I find that it’s not so simple to develop a nice coherent philosophy to live by, even, or maybe especially, in relation to those things that matter.
Take technology, for example.
Through some combination of nostalgia for a bygone era and miserliness, I am drawn towards a low-tech lifestyle. Although I own a cell phone, it was by far the dumbest phone that I could find – several years ago. We also own a car but I lament the fact that, despite it’s almost 17 years, it doesn’t have roll-up windows. Our single desktop computer serves nearly all of our technological needs: communication, entertainment, data management. But you may be thinking; you have a goddamned computer! Indeed.
If you catch me in the right moment though, I will argue that much of my technology usage is dictated by the society that I live in. I love blogging but I would take any of my favorite bloggers in three dimensions, perhaps over a glass of wine in my kitchen, any day. I revere the internet but, given just the right circumstances, I would much rather give up my connection than, say, my coffee.
There is, however, one realm of technology that I get particularly excited about: imaging. From digital photography to bioluminescence, I am amazed at how much humans have been able to extend our already impressive visual abilities. Working as a biologist, I was blown away by the incredible advances in microscopy, allowing us to see ever deeper into cells at ever higher resolutions.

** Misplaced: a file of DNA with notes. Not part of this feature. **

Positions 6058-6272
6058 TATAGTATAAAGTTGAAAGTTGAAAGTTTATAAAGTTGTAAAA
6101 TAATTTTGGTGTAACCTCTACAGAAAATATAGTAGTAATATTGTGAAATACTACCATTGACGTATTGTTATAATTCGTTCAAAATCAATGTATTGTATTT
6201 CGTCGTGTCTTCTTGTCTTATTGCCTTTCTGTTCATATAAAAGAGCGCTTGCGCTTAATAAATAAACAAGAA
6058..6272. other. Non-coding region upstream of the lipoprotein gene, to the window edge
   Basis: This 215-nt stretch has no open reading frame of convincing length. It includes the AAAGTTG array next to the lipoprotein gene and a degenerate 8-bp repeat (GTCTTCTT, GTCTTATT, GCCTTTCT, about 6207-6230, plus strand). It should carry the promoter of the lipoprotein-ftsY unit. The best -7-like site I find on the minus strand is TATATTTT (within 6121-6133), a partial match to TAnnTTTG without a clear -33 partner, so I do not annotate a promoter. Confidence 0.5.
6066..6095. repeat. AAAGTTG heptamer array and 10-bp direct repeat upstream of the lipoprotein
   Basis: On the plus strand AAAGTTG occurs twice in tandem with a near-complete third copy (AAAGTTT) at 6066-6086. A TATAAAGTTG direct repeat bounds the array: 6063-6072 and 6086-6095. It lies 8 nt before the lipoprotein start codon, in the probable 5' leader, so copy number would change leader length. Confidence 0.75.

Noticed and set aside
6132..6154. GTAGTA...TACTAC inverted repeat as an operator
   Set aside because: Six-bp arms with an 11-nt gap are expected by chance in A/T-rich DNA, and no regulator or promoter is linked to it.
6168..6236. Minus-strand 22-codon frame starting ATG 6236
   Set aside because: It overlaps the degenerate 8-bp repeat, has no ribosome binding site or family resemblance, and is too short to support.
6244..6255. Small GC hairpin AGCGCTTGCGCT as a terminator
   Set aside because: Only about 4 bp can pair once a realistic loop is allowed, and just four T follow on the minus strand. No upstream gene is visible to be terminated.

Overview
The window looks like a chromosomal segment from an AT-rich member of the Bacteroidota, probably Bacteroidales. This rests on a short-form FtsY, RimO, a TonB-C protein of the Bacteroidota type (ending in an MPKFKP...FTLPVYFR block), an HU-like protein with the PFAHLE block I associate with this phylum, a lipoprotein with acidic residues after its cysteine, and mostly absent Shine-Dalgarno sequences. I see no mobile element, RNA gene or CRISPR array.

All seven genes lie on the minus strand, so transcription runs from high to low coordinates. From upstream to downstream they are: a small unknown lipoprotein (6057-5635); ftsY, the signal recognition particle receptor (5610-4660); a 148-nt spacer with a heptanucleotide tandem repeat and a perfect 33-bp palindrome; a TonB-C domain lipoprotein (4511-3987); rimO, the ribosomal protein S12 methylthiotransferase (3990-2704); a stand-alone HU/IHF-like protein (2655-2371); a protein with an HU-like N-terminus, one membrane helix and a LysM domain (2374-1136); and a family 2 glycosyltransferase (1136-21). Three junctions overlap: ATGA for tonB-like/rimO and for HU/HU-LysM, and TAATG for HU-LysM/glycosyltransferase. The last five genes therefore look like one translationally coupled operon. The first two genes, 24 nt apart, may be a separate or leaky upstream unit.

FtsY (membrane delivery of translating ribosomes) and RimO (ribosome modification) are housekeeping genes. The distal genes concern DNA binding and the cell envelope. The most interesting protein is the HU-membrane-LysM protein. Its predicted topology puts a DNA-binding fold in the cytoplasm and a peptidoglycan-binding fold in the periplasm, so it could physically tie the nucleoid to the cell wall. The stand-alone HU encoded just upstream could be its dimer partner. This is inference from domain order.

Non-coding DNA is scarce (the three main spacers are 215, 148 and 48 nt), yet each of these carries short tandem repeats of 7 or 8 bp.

And then there’s ultrasound.
I can find no criticism for a technology that has the ability to tell me that my young fetus is actually growing and thriving, that, so far, everything looks just as it should. And, I’m even more humbled by the way that the grainy black and white likeness of a tiny hand or a gently curved shoulder can cause even the most weary of expectant mother’s hearts to puddle in her chest cavity.